The green touch by coffee-chains

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Coffee-shop chains around the world are adopting several initiatives to minimise the anthropospheric footprints, in their effort to address issues related to climate change. G. Venkatesh says, ‘coffeephile’ sustainabilist like him can now sip their coffee with a clear conscience.

‘Coffee is a language in itself,’ said Jackie Chan. Now, it has started speaking the language of sustainability.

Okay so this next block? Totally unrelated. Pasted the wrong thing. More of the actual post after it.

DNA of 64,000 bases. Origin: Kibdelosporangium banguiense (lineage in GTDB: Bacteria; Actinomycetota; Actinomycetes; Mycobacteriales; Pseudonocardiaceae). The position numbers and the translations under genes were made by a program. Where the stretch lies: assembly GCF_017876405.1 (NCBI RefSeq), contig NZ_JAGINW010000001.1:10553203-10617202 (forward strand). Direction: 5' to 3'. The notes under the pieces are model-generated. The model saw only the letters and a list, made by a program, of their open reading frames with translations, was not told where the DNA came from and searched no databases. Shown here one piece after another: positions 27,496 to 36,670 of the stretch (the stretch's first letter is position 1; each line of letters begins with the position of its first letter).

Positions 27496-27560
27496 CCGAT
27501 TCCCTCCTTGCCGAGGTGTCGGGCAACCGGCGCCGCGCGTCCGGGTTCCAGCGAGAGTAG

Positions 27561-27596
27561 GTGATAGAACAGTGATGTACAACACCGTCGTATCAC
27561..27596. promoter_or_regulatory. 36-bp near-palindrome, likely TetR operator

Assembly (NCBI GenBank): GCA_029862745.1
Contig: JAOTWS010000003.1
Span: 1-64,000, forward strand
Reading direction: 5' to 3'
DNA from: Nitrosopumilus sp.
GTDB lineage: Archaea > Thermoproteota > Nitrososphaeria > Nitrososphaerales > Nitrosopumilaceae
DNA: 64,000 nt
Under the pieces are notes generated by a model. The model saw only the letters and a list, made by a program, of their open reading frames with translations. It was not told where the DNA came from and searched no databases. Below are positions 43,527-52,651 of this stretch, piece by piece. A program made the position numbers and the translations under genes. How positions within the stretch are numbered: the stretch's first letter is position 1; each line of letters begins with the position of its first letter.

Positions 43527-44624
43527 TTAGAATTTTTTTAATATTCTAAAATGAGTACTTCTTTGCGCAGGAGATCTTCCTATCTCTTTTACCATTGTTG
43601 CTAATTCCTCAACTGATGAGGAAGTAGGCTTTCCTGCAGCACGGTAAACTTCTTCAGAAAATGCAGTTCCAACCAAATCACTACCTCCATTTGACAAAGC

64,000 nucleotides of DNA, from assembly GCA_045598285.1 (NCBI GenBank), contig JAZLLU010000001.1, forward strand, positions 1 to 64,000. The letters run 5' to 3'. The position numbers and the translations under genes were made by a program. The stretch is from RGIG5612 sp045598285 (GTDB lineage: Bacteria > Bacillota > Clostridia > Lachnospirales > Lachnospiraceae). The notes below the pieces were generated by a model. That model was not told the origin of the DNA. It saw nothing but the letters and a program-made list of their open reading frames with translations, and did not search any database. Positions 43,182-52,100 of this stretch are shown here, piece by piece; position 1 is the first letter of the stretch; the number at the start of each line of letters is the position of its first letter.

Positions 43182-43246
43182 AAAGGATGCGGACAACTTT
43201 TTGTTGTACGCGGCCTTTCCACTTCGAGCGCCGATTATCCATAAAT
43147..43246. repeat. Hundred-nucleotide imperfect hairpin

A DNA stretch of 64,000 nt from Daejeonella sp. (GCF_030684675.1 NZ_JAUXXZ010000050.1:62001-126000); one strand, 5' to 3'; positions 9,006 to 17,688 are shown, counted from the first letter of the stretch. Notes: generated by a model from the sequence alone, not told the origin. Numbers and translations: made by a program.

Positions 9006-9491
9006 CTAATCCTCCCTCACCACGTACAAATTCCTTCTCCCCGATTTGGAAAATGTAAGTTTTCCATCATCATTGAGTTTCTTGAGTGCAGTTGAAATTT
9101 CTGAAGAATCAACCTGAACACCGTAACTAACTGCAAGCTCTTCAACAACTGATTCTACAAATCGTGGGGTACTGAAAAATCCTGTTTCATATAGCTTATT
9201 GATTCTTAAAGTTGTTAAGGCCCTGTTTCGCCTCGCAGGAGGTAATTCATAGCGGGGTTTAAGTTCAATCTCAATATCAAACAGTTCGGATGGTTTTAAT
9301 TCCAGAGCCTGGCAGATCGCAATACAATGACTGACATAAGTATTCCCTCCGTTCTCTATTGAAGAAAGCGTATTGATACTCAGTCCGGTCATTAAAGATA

Coffee shops have been the wellsprings of creativity and original ideas which have transformed the world. New ones keep springing up in cities and towns around the world these days…and play a key role in promoting social welfare by bringing people together, and also contributing to economic development not merely by way of making people pay for coffee, but also inspiring ideas which are subsequently transformed to realities in industries and universities around the world. The health benefits of coffee are quite well-known and coffee-shops would thus surely rank well above the beer bars in this regard. A lot of research has also been conducted into the comparative life-cycle environmental impacts of the various ways of consuming coffee; and when one does an analysis of this type, several other product life-cycles get enmeshed, and consumer behaviour becomes a key determinant of how small (or big) the environmental footprint of coffee consumption can be. And if you add the food which is also available at coffee shops these days (in fact the diversity and variety has increased conspicuously at least in Europe, over the last couple of years), you have a complex case to handle – in terms of sheer numbers of product life-cycles to manage and ‘make greener’. For a conscientious ‘coffeephile’ sustainabilist like yours sincerely, any news about coffee-shop chains by adding on the ‘green touch’ to the social and economic ‘goods’ they provide directly/indirectly, is something to rejoice, for then, I look forward to the ‘complete coffee experience’ – enriching the brain and the soul – when I step into one such coffee-shop. I read one line about Starbucks’ initiatives to address climate change, and was impelled to find out more. Thereafter I decided to contact a Swedish coffeehouse chain (Wayne’s Coffee), which I frequent here in Karlstad in south western Sweden, and also seek out more information from Starbucks. If little drops of coffee fill a whole coffee cup, efforts taken by coffeehouse chains around the world (Wikipedia lists several of them), will certainly go a long way in contributing to the truncation of the anthropospheric footprint. And then, wherever in the world a sustainabilist goes, he/she can sip on his/her coffee with a clean conscience.